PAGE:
Kevin Kisner is hoping to win the biggest title of his career at Carnoustie, but he says his sparkling form at the British Open is not all down to the fact that he is sharing a house this week with five players who have already won majors.
The 34-year-old American, who led last year's US PGA Championship going into the final round only to fade and finish seventh, shares the lead on six under par at the halfway stage along with housemate Zach Johnson.
The latter is the elder statesman of the "frat house" and has already won the Claret Jug as well as the Masters, while fellow lodgers include reigning Open champion Jordan Spieth and former PGA champions Justin Thomas, Jason Dufner and Jimmy Walker.
Rickie Fowler and Kisner are the only two of seven housemates yet to get a major under their belts -- the latter would dearly love to join the club even if he insists he already shares plenty in common with his peers.
"I learned that everybody's going through the same stuff and trying to shoot the lowest score possible, and everybody puts their pants on the same way I do," Kisner said after his one-under-par second round of 70.
"So they just won a few more times than I have and probably got a couple more zeros in their bank accounts."
Kisner, who could have had the outright lead but for a double-bogey at the 18th, conceded that on returning home on Friday the conversation was likely to be dominated by their first love, golf.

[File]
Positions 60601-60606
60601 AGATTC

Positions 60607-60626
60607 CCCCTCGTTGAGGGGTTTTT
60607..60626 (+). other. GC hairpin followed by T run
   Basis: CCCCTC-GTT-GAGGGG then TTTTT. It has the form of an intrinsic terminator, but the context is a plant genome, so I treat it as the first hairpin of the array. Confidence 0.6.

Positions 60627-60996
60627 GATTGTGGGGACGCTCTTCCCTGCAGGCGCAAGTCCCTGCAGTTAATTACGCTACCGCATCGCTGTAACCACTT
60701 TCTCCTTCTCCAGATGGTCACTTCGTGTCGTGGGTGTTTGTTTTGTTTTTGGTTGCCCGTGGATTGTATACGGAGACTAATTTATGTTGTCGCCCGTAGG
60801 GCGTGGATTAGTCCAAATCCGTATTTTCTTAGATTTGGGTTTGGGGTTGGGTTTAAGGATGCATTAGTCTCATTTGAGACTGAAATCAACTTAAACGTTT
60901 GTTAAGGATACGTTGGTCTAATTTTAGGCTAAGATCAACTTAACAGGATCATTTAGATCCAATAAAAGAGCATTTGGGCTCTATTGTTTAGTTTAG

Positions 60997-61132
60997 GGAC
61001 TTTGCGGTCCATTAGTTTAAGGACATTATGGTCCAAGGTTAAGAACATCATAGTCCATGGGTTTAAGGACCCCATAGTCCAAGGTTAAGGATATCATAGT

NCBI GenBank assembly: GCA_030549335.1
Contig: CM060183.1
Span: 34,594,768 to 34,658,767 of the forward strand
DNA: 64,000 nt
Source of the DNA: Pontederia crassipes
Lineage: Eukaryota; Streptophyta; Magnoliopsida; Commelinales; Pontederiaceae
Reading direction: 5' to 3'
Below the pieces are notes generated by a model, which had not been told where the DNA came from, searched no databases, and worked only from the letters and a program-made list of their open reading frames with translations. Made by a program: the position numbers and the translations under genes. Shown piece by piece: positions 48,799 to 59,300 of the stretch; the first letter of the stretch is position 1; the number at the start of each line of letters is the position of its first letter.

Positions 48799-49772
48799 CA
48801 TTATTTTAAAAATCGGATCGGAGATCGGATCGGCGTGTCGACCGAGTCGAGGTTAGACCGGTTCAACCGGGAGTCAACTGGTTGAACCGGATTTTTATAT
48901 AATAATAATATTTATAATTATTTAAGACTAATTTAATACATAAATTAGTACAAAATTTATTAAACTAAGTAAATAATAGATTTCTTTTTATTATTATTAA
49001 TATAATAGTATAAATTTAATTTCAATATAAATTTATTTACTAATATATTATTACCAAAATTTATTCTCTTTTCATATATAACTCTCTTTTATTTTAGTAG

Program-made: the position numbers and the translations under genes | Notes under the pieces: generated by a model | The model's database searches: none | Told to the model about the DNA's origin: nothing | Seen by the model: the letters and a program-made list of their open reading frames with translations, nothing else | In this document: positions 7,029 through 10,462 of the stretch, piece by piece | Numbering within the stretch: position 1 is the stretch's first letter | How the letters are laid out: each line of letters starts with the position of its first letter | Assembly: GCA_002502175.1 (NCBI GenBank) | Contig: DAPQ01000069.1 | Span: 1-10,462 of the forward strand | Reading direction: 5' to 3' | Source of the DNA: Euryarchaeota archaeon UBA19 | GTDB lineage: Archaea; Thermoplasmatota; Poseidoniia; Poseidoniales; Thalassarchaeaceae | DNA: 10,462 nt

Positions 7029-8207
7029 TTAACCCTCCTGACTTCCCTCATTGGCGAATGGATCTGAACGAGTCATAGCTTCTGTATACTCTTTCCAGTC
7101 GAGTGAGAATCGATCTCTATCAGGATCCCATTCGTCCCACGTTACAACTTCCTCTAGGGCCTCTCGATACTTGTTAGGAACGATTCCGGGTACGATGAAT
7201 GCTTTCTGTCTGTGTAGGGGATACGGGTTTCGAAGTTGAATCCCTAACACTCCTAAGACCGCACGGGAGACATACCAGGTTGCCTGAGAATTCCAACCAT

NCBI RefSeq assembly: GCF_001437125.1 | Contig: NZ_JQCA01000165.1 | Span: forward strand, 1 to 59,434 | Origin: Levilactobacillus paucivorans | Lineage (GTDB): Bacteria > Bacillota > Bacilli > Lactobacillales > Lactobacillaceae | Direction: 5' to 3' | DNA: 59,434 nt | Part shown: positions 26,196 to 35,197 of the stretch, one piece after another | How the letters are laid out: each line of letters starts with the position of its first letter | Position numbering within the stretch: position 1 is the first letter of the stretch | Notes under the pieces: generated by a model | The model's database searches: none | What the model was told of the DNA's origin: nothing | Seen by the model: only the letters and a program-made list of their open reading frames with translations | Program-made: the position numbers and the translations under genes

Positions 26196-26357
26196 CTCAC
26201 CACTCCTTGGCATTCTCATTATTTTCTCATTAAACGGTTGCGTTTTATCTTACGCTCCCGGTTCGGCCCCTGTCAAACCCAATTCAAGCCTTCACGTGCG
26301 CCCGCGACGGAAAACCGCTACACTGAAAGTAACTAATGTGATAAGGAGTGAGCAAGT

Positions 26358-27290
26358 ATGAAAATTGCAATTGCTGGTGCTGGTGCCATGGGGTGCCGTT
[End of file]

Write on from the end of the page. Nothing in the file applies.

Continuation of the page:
That is despite the fact that Thomas may prefer to turn on the television and watch something else after a horror second round that included three successive double-bogeys and saw him miss the cut.
"Golf will probably be the tune," said Kisner.
"Everybody will tell their horror stories and good stories, and we'll laugh and eat a big old meal and sit around and watch something stupid on Netflix.
"Who knows tonight? We watched the Russian doping one (Icarus) the other night. That was pretty good."
It is the third year that Johnson has been involved in the house-share, and the devout Christian says it has made up for something he missed out on at university.
"I wasn't in a fraternity in college. It kind of feels like I'm going back to my alma mater, and I'm the old guy stepping into the current frat house," said the 42-year-old.
- 'You get the jet' -
Johnson, who won the British Open at St Andrews in 2015, says it makes sense to share even if they are competing against each other.
"It does make the week significantly easier because of the amenities we have and because I'm with buddies and because I'm with guys that, I mean, certainly, I can feed off and vice versa," he said.
"It's never a bad thing to bond or hang out, whether you're competing or not."
Johnson added that they even bring their own chef, although he admitted he missed going out to eat Indian food.
"We have been fortunate, extremely fortunate, to bring a chef with us. Even though he is British, he lives in the States. So he's able to come and see some family and that kind of thing, I mean, that's huge."
However, one feature of their cohabitation that won't be repeated this year will be the winner paying for a jet to take them home, as Spieth did 12 months ago.
"Two years ago we made -- I don't know if you call it a bet, but an agreement that, if you win, you get the jet and you buy it, so we go home," Johnson said.
"I'd be happy to fork that out. This year a bunch of guys are going elsewhere (after the Open finishes). So it's not going to come to fruition."
Kevin Kisner is enjoying an excellent British Open but he insists it is not because of sharing a house with five fellow Americans such as Jordan Spieth and Justin Thomas who have all won majors.